Lorraine Estella, who works next door at Realty Executives and was waiting for a sandwich, said she’s feeling especially fond of the café lately, because a woman who had stopped to buy coffee saw her brochure and ended up buying a house from her. Likewise, she gives Red Barn business, meeting her clients there.

“It’s fabulous,’’ Estella said. “We’re helping each other.’’

The idea behind stimulating one small business is that the company will then buy more things wholesale and help other companies and their employees, said Ted Welte, president and chief executive officer of the MetroWest Chamber of Commerce, based in Framingham.

“It’s all about the multiplier,’’ he said. “If people are spending money on a new roaster, say, that starts flowing through the economy of whoever produced that, and then more people can be serviced out of the coffee shop, and that means more money coming in.’’

The SBA doesn’t give money directly to companies. Instead, it guarantees a certain percentage of a loan so that the lender is taking less risk, thus - theoretically at least - encouraging it to grant more loans. The SBA is using its share of the stimulus package to temporarily eliminate fees and, in some cases, increase the amount of loans it will guarantee.

After falling steeply as the recession took hold, the number of SBA-backed loans in Massachusetts began climbing again after the stimulus plan went into effect. For the federal fiscal year’s third quarter, which ended June 30, the SBA saw 378 loan approvals statewide, compared with 261 and 266 from the year’s first two quarters, respectively. But the post-stimulus number was still far short of the 574 approved during the third quarter of fiscal year 2007.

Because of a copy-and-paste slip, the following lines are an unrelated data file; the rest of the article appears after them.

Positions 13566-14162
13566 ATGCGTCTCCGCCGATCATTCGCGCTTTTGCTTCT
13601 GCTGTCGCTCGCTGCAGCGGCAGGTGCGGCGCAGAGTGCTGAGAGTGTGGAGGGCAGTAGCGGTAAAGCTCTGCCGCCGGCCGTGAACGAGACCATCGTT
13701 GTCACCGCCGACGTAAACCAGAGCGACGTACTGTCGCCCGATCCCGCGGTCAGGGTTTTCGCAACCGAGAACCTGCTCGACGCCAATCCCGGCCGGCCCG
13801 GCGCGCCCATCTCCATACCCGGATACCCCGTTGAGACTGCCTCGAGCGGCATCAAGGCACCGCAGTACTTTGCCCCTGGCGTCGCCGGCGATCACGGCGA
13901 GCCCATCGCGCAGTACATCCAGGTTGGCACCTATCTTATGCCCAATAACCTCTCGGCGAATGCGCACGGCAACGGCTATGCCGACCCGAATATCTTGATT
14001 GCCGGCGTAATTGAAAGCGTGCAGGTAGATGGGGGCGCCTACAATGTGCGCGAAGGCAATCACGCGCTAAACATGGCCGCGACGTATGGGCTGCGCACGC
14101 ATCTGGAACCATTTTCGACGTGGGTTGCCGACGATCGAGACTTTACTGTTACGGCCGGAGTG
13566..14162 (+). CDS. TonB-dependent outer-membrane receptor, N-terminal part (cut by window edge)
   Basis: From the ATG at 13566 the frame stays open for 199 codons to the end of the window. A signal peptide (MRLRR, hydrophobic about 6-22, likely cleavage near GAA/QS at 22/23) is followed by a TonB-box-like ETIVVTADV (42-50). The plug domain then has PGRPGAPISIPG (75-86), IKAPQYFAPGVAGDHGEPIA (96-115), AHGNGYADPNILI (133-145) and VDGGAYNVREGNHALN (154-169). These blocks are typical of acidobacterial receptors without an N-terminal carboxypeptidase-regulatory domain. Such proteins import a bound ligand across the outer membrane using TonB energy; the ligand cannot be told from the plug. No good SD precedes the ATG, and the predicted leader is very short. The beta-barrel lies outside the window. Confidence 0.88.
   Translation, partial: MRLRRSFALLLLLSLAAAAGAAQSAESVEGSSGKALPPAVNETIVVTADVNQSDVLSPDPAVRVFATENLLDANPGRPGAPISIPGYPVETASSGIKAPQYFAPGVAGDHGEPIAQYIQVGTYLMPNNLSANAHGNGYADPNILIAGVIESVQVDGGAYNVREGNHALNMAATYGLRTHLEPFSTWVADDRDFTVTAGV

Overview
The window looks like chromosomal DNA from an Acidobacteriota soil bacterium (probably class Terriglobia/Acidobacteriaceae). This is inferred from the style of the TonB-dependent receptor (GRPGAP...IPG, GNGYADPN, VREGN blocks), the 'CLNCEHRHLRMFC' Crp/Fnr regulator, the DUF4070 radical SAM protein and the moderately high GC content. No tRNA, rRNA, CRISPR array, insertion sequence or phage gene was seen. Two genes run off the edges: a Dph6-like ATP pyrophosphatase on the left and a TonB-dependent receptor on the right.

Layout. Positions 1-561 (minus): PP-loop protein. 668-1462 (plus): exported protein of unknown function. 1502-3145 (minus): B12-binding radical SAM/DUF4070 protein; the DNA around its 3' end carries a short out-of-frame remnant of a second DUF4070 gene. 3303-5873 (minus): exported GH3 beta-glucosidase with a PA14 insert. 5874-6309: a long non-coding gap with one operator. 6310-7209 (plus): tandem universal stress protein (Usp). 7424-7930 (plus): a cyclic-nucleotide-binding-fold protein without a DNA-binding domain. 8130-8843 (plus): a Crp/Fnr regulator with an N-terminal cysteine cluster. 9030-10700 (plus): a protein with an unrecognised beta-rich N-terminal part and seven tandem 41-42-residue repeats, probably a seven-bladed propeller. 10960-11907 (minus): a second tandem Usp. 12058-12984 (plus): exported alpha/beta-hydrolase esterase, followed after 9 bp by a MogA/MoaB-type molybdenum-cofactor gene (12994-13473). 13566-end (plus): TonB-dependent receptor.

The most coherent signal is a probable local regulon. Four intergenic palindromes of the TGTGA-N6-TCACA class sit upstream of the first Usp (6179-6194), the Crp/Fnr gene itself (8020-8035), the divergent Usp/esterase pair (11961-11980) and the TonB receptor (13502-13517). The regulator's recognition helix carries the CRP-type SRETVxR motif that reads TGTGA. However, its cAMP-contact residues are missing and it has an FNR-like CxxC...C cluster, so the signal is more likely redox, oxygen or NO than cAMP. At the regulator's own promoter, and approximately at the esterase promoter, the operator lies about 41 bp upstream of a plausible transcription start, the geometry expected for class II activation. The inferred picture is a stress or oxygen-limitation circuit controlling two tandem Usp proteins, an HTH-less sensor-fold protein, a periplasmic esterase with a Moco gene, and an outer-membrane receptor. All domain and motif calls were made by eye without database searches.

The reduction or elimination of loan fees provided by the stimulus plan garnered more than $805,000 in savings for 251 small-business borrowers in Massachusetts during the first two months after the legislation was signed.

Verrochi and his wife, Lisa, launched their business in 1997, when they started roasting coffee beans in a red barn in Hopkinton. They have since moved their roasting operation to Upton.

The couple wanted the business to grow but found their equipment was limiting how much coffee they could produce. Financing has been tougher to get during the recession, so Verrochi turned to a local bank, which gave him an SBA-backed loan to buy a 50-kilogram roaster, scheduled to be installed this month. He paid no borrowing fees, which he estimated saved him $3,000 to $4,000.